ICRC is active in the Afghanistan conflict areas and has set up six physical rehabilitation centers to help landmine victims. Their support extends to the national and international armed forces, civilians and the armed opposition. They have provided basic first aid training and aid kits to Taliban members as well because, according to an ICRC spokesperson, "ICRC's constitution stipulates that all parties harmed by warfare will be treated as fairly as possible".

 The International Federation of Red Cross and Red Crescent Societies:


Henry Davison, Founding father of the League of Red Cross societies.
(Picture from:
In 1919, representatives from the national Red Cross societies of Britain, France, Italy, Japan, and the US came together in Paris to found the "League of Red Cross Societies". The original idea was Henry Davison's, then president of the American Red Cross. This move, led by the American Red Cross, expanded the international activities of the Red Cross movement beyond the strict mission of the ICRC to include relief assistance in response to emergency situations which were not caused by war (such as man-made or natural disasters). The ARC already had great disaster relief mission experience extending back to its foundation.
The formation of the League, as an additional international Red Cross organization alongside the ICRC, was not without controversy for a number of reasons. The ICRC had, to some extent, valid concerns about a possible rivalry between both organizations. The foundation of the League was seen as an attempt to undermine the leadership position of the ICRC within the movement and to gradually transfer most of its tasks and competencies to a multilateral institution. In addition to that, all founding members of the League were national societies from countries of the Entente or from associated partners of the Entente. The original statutes of the League from May 1919 contained further regulations which gave the five founding societies a privileged status and, due to the efforts of Henry P. Davison, the right to permanently exclude the national Red Cross societies from the countries of the Central Powers, namely Germany, Austria, Hungary, Bulgaria and Turkey, and in addition to that the national Red Cross society of Russia. These rules were contrary to the Red Cross principles of universality and equality among all national societies, a situation which furthered the concerns of the ICRC.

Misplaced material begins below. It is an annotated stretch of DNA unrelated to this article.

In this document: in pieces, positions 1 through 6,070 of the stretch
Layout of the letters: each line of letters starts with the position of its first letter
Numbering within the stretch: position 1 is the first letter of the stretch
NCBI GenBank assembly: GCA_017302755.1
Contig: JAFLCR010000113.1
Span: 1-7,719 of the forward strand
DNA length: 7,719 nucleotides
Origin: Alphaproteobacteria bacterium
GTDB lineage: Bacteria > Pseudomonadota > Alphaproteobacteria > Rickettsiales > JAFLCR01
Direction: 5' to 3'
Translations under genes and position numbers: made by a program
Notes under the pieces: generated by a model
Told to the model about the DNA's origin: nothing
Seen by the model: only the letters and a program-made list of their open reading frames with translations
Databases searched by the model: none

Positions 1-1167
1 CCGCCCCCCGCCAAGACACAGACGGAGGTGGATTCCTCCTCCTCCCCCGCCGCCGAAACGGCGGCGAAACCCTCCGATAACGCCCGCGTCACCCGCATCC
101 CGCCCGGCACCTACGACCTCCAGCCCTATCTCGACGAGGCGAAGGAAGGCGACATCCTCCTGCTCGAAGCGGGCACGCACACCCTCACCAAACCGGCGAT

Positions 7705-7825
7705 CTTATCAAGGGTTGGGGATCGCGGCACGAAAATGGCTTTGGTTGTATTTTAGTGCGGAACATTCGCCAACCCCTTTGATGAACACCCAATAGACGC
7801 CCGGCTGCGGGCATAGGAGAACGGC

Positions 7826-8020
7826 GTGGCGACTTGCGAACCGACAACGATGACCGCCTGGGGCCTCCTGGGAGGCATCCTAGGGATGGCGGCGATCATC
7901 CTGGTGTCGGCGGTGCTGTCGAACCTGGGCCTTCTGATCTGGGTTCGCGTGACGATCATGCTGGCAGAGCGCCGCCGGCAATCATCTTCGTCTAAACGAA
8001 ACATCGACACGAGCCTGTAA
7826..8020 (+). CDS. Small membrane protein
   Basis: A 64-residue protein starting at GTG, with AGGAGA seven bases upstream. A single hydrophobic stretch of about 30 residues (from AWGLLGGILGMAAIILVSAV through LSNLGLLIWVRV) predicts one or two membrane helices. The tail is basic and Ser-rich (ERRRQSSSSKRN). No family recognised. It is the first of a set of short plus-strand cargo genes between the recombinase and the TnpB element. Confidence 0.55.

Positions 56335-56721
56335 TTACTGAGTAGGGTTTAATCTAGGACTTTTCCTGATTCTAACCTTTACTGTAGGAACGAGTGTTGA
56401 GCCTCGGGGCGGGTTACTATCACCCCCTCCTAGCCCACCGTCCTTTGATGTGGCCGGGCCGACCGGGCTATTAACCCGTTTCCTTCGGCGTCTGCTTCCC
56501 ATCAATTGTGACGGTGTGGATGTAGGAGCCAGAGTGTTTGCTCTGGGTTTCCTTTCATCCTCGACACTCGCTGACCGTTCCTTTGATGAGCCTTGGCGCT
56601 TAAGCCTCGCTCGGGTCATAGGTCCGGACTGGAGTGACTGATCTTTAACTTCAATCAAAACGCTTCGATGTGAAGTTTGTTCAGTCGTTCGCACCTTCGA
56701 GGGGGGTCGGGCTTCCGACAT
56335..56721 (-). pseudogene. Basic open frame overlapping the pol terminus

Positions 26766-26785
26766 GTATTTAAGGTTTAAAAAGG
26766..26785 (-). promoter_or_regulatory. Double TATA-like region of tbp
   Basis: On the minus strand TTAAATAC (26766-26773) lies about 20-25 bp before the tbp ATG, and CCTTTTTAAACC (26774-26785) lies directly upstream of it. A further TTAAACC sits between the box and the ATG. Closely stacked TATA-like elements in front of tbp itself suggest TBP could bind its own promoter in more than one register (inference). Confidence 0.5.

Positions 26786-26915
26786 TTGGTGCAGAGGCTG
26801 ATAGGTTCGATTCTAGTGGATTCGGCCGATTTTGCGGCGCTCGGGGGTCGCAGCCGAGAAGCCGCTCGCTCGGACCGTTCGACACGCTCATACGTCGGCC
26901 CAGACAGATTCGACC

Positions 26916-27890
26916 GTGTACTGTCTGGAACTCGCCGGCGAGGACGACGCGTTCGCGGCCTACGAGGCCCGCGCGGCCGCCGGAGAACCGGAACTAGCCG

The first relief assistance mission organized by the League was an aid mission for the victims of a famine and subsequent typhus epidemic in Poland. Only five years after its foundation, the League had already issued 47 donation appeals for missions in 34 countries, an impressive indication of the need for this type of Red Cross work. The total sum raised by these appeals reached 685 million Swiss Francs, which were used to bring emergency supplies to the victims of famines in Russia, Germany, and Albania; earthquakes in Chile, Persia, Japan, Colombia, Ecuador, Costa Rica, and Turkey; and refugee flows in Greece and Turkey. The first large-scale disaster mission of the League came after the 1923 earthquake in Japan which killed about 200,000 people and left countless more wounded and without shelter. Due to the League's coordination, the Red Cross society of Japan received goods from its sister societies reaching a total worth of about $100 million. Another important new field initiated by the League was the creation of youth Red Cross organizations within the national societies.

A stamp from Turkey to support the Red Crescent, 1928.